John 17:4

2 Corinthians 5:9

After reviewing these scriptures, they came up with the following definition: The purpose of my existence is to bring glory to God and to live a life that brings Him pleasure.

They conclude using this definition will give life:

  1. Significance (not just success) – success achieves a goal, significance focuses on the right goals
  2. Meaning (not monotony) – establish a relationship with God and align your life accordingly. Then, even the most mundane tasks can be accomplished with purpose.
  3. Joy (not the pursuit of happiness) – some people spend their whole life pursuing happiness only to discover how fleeting it can be, a godly purpose accounts for our present joy that is also everlasting.

The balance of the book outlines how this can be accomplished; seeking God with the right habits and with the right heart results in glorifying God.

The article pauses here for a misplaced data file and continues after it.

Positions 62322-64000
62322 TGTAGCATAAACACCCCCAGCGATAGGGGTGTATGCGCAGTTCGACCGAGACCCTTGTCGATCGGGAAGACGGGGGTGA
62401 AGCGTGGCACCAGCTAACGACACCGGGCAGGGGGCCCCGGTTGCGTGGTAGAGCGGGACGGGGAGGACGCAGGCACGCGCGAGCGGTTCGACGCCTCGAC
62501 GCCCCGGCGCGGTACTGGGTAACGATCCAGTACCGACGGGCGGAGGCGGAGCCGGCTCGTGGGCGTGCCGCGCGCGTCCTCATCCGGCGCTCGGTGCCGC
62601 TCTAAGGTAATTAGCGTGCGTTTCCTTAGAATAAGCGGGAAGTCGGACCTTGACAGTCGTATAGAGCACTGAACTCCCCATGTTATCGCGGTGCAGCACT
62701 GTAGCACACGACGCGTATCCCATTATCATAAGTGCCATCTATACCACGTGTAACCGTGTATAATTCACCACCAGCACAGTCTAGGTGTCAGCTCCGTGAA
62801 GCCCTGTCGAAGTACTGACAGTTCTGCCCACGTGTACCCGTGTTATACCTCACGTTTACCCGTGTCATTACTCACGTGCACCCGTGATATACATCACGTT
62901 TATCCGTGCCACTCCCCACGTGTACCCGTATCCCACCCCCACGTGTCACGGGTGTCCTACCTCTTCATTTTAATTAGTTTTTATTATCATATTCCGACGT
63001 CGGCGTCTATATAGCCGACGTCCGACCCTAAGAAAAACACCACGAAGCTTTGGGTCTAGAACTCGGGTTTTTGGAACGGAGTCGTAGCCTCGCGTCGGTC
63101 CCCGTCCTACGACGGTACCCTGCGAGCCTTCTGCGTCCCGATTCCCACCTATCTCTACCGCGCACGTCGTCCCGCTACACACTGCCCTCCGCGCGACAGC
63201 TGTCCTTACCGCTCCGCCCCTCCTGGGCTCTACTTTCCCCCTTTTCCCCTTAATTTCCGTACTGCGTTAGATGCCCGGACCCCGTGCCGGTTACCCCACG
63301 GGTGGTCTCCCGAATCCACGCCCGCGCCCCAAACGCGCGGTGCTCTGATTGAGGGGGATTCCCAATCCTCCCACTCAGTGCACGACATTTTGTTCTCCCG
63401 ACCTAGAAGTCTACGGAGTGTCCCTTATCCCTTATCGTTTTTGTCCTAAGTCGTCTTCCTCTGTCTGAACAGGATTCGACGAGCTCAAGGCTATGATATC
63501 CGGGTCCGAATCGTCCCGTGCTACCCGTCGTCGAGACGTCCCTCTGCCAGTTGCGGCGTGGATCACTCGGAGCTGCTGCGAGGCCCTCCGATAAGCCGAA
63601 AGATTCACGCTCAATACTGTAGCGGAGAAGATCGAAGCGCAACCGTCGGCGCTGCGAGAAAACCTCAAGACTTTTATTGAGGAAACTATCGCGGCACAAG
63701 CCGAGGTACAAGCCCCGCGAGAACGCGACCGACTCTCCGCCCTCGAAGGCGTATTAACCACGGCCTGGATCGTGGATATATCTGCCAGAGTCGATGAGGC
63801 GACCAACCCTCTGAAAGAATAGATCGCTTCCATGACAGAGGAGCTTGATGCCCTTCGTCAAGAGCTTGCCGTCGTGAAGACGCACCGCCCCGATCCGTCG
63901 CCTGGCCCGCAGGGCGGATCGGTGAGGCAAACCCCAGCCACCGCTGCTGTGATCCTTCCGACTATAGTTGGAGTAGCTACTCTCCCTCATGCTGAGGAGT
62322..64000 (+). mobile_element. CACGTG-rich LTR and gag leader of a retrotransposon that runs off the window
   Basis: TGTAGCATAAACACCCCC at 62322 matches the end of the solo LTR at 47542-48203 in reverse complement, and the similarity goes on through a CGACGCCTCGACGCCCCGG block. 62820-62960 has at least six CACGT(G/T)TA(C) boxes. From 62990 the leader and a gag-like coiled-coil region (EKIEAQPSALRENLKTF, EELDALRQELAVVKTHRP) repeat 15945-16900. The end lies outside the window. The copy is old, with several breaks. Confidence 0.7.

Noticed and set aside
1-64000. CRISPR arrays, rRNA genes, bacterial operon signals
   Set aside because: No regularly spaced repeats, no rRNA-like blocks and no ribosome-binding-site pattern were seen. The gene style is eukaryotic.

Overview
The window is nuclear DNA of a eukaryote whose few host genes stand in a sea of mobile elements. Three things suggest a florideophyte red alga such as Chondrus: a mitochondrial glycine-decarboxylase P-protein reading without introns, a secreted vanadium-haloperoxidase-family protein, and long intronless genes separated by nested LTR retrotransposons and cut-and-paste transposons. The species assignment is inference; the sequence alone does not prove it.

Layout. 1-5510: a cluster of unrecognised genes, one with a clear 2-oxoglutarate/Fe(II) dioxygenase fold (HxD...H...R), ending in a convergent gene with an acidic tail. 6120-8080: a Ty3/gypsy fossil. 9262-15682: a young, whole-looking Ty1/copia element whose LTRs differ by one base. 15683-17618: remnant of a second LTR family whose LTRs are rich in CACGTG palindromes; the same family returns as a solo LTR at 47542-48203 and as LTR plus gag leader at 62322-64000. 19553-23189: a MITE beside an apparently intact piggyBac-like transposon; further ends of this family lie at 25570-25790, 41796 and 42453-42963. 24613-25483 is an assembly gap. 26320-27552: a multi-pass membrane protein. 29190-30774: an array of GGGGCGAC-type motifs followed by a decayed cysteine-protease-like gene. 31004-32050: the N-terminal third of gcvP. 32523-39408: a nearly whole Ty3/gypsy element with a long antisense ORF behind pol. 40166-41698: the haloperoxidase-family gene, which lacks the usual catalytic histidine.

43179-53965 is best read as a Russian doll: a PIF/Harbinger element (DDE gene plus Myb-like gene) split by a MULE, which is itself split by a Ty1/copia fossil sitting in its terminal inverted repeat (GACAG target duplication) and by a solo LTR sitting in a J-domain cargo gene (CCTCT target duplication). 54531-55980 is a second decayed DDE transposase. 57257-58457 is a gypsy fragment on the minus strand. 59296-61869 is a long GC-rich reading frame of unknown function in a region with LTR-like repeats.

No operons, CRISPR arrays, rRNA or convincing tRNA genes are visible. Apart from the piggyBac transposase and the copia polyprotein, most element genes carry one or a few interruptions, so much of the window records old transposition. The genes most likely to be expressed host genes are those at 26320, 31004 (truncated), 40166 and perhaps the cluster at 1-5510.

What facet of starting and ending my day glorifies God?

What part of my personal life brings God pleasure?

Is the role I play in my family pleasing to God?

In what way does my work or career glorify God?

How do I glorify God in the most mundane tasks?

Is God glorified in how I use my resources (time, money, talent)?

purposeWhat pleases God and how do we know we’re pleasing Him?  Loving God according to the definition given in Mark 12:28-30 and maintaining that love relationship throughout the day, brings God pleasure. If your stated purpose is aligned with God’s purpose then this quotation by Jones and Powell will make sense, “As a child of God you exist for His sake, He doesn’t exist for yours.”

Consider these words by J. I. Packer:

What makes life worthwhile is having a big enough objective, something that catches our imagination and lays hold of our allegiance; and this the Christian has, in a way that no other man has.   For what higher, more exalted, and more impelling goal can there be than to know God?